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Amazon doesn't want IT thinking multicloud

This blog post is part of our Essential Guide: Your passport to AWS re:Invent 2016

Amazon has come far to accommodate customers running workloads on-premises; the same can’t be said, however, for how it addresses its customers using other public clouds.

At re:Invent last week, Amazon punctuated its softened stance on hybrid cloud — at least as a stopgap measure — as it touted its recent partnership with VMware and rolled out a series of services and products for use outside its own data centers. But when the notion of using multiple public clouds was broached, Amazon’s answer was simple: Don’t do it.

It’s hard to gauge how many companies actually deploy workloads in multiple infrastructure as a service public clouds. It’s a practice typically reserved for the larger enterprises that hedge their bets and avoid lock-in by storing backups on services such as Microsoft Azure and Google Cloud Platform, or by forward-leaning users that target specific tools for specific applications. It’s still early days as true competitors start to emerge, but there’s little evidence of workloads spanning across clouds — much how bursting was more hype than reality as hybrid clouds emerged.

Amazon, through a series of subtle and not-so-subtle messages, advised users that the grass is not greener elsewhere. AWS CEO Andy Jassy reportedly dissuaded vendors at the partner summit from a “strategy of hedging.” He didn’t ask partners not to work with other cloud providers, but he did say Amazon would direct business to those willing to do the tightest integration with its platform.* Amazon CTO Werner Vogels laid out a series of new products intended to fill in gaps in its data services, and talked about offering primitives and designing a “comprehensive data architecture” to meet users’ every need.

“We give you the choice of how you really want to do your analytics,” Vogels said in his keynote. “We’ll make sure you can do all of this on AWS — you never have to go outside.”

There were splashy roll-outs aimed at getting as much data as possible out of customers’ data centers and on to its cloud. There was James Hamilton, AWS vice president and distinguished engineer, on stage with a beer toasting to the death of the mainframe as part of a migration service offered by Infosys. The next morning Snowmobile, a 48-foot truck for transferring exabytes of data, was driven on to the convention hall floor to much fanfare.

Amazon is essentially reinventing what it means to be a giant tech vendor, except it’s doing it as a service provider, said Carl Brooks, an analyst with 451 Research. It could lead itself to be the next Oracle, not in terms of culture, but in terms of results and becoming a destination where customers are reliant on it.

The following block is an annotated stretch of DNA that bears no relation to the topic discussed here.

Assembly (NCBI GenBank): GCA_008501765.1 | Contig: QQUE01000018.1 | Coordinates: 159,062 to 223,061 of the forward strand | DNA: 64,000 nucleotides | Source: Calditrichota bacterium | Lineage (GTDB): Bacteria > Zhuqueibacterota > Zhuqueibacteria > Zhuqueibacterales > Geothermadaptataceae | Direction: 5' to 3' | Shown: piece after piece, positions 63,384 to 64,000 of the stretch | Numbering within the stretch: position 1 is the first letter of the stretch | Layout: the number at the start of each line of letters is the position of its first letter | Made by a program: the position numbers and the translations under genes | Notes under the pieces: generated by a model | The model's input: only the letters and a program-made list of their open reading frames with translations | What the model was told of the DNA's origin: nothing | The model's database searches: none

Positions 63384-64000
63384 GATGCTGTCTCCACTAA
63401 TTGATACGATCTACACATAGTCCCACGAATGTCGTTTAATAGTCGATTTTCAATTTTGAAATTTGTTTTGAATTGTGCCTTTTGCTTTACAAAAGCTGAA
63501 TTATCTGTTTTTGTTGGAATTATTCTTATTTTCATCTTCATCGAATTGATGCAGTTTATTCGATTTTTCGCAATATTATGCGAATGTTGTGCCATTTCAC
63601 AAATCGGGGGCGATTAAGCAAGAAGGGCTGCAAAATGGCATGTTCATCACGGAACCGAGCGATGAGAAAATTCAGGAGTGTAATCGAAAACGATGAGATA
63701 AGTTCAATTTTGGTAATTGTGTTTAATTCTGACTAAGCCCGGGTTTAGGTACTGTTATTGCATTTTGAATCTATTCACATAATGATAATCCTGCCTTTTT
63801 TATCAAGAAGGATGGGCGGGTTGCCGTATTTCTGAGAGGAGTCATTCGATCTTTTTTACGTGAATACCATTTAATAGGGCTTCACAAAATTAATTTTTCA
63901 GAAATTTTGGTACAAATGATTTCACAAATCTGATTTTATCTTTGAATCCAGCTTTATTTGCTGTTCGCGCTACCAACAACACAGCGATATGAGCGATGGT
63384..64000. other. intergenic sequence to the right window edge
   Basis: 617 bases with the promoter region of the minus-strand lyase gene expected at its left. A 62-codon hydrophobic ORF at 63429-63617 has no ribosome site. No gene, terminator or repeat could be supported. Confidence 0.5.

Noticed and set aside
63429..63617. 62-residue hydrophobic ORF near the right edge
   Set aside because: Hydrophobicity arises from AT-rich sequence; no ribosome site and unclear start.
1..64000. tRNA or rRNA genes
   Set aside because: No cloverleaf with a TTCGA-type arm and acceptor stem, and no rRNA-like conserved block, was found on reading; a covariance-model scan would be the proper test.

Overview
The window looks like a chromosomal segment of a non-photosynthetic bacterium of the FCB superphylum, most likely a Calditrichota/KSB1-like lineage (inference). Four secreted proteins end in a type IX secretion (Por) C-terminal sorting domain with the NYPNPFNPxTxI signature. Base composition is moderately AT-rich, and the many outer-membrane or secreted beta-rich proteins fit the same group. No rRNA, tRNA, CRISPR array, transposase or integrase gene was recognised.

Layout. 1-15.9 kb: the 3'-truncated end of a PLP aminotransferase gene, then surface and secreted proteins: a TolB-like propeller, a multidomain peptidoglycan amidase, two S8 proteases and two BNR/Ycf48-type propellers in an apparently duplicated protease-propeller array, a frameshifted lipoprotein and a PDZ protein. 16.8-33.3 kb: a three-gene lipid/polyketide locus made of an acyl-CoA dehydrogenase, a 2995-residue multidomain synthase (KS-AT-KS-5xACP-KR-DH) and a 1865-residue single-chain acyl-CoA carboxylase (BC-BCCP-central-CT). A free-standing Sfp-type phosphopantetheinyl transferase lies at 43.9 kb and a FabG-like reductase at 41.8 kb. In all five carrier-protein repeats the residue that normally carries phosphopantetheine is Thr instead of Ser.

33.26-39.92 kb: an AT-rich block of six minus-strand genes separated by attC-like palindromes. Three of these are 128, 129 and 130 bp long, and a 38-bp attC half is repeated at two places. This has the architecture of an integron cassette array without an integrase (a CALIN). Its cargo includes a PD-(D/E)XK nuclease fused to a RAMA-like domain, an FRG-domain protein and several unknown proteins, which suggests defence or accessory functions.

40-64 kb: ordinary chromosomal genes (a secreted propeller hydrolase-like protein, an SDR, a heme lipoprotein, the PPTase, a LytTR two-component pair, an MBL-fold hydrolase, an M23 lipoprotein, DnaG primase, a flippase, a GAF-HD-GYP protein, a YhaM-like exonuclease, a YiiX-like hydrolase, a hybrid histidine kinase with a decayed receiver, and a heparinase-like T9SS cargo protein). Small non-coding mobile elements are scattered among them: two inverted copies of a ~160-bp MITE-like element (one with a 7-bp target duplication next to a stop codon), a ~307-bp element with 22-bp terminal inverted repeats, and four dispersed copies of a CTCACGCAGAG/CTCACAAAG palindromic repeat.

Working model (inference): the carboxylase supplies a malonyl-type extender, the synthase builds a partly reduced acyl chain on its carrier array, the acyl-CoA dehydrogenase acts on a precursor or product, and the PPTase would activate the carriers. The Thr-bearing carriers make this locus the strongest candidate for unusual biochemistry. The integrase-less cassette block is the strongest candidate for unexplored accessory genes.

“Once you start using Oracle you never stop; once you start using AWS you never stop,” Brooks said.

There also was a big push to expand services and functionality around AWS Lambda, Amazon’s serverless compute service that inherently couples a customer to the platform. Lambda is part of an emerging space of higher-end services that offer exciting new capabilities customers likely couldn’t do on their own, but they come with the tradeoff of rendering migration off AWS prohibitive, at best.

Amazon advises its customers against multiple clouds, and the way to get the most out of the platform is to start looking at services such as Lambda.

“The challenge with a multicloud strategy is customers tend to innovate to what we call the lowest common denominator,” said Jim Sherhart, director of product marketing at AWS.

Of course, cloud vendors have obvious reasons for their current perspectives. Microsoft and Google, both of which regularly mention meeting multicloud demands, need it to be a reality to siphon off business, while Amazon gains little by accommodating rivals that seek to chip away at its market dominance.

It’s also worth noting that Amazon is not alone in pushing higher-level services, nor does it force users to go that route. It also added export capabilities earlier this year to its Snowball hardware device that enables customers to pull data back on-premises.

Despite its public stance, there are indications Amazon would change if it’s thrust upon them. And if its embrace of hybrid cloud — albeit in a very Amazon-centric way — is any indicator, it could eventually be open to multicloud if its customers demand it.

“They have an intense need to stick to the narrative, which is Amazon is great, Amazon is good,” Brooks said. “When they talk about alternatives it’s only in the context of solving a point-specific problem, which is essentially what the VMware partnership is.

“They are able to roll with change, they just don’t want to admit it.”

As for Jassy’s comments, it should be taken more as a call for better understanding of the platform than some kind of threat, said Jeff Cotten, senior vice president of multicloud at Rackspace, which provides managed services for AWS and Azure.

“They genuinely do understand that they can’t create everything, but I do think there’s frustration that there’s not a lot of deep experts and partners,” he said.

In fact, in Rackspace’s experience Amazon has been OK with multicloud, Cotten added.

“They’re also not going to be exclusive with any one partner, so they understand their partners may not be exclusive to them,” he said.

* – Statement changed after initial publication.

Trevor Jones is a news writer with SearchCloudComputing and SearchAWS. Contact him at tjones@techtarget.com.

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